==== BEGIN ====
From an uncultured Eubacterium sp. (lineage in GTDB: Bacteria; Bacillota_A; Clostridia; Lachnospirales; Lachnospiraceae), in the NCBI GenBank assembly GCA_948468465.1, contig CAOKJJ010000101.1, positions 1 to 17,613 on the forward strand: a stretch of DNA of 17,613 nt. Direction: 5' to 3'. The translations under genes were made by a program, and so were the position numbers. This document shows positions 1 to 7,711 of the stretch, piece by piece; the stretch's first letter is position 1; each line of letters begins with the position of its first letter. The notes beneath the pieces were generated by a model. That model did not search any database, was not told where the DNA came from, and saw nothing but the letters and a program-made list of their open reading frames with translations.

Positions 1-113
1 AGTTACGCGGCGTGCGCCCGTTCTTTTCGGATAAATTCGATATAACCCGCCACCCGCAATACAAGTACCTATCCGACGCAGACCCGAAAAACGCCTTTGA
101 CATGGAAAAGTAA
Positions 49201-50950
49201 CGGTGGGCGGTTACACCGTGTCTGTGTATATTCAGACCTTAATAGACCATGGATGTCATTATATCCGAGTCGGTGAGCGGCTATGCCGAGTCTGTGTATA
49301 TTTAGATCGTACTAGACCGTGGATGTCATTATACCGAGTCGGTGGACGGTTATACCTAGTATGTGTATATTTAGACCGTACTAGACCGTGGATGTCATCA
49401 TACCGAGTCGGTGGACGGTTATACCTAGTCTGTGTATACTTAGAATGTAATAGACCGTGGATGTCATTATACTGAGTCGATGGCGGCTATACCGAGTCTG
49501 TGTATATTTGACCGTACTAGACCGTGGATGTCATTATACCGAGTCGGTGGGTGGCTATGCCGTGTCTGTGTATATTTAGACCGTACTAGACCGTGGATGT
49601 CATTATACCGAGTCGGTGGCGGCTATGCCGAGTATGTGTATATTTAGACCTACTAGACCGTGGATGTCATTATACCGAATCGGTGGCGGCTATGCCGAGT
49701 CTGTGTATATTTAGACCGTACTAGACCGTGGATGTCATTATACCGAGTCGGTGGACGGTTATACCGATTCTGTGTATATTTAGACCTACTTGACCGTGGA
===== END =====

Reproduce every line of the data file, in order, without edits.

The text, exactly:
From an uncultured Eubacterium sp. (lineage in GTDB: Bacteria; Bacillota_A; Clostridia; Lachnospirales; Lachnospiraceae), in the NCBI GenBank assembly GCA_948468465.1, contig CAOKJJ010000101.1, positions 1 to 17,613 on the forward strand: a stretch of DNA of 17,613 nt. Direction: 5' to 3'. The translations under genes were made by a program, and so were the position numbers. This document shows positions 1 to 7,711 of the stretch, piece by piece; the stretch's first letter is position 1; each line of letters begins with the position of its first letter. The notes beneath the pieces were generated by a model. That model did not search any database, was not told where the DNA came from, and saw nothing but the letters and a program-made list of their open reading frames with translations.

Positions 1-113
1 AGTTACGCGGCGTGCGCCCGTTCTTTTCGGATAAATTCGATATAACCCGCCACCCGCAATACAAGTACCTATCCGACGCAGACCCGAAAAACGCCTTTGA
101 CATGGAAAAGTAA
Positions 49201-50950
49201 CGGTGGGCGGTTACACCGTGTCTGTGTATATTCAGACCTTAATAGACCATGGATGTCATTATATCCGAGTCGGTGAGCGGCTATGCCGAGTCTGTGTATA
49301 TTTAGATCGTACTAGACCGTGGATGTCATTATACCGAGTCGGTGGACGGTTATACCTAGTATGTGTATATTTAGACCGTACTAGACCGTGGATGTCATCA
49401 TACCGAGTCGGTGGACGGTTATACCTAGTCTGTGTATACTTAGAATGTAATAGACCGTGGATGTCATTATACTGAGTCGATGGCGGCTATACCGAGTCTG
49501 TGTATATTTGACCGTACTAGACCGTGGATGTCATTATACCGAGTCGGTGGGTGGCTATGCCGTGTCTGTGTATATTTAGACCGTACTAGACCGTGGATGT
49601 CATTATACCGAGTCGGTGGCGGCTATGCCGAGTATGTGTATATTTAGACCTACTAGACCGTGGATGTCATTATACCGAATCGGTGGCGGCTATGCCGAGT
49701 CTGTGTATATTTAGACCGTACTAGACCGTGGATGTCATTATACCGAGTCGGTGGACGGTTATACCGATTCTGTGTATATTTAGACCTACTTGACCGTGGA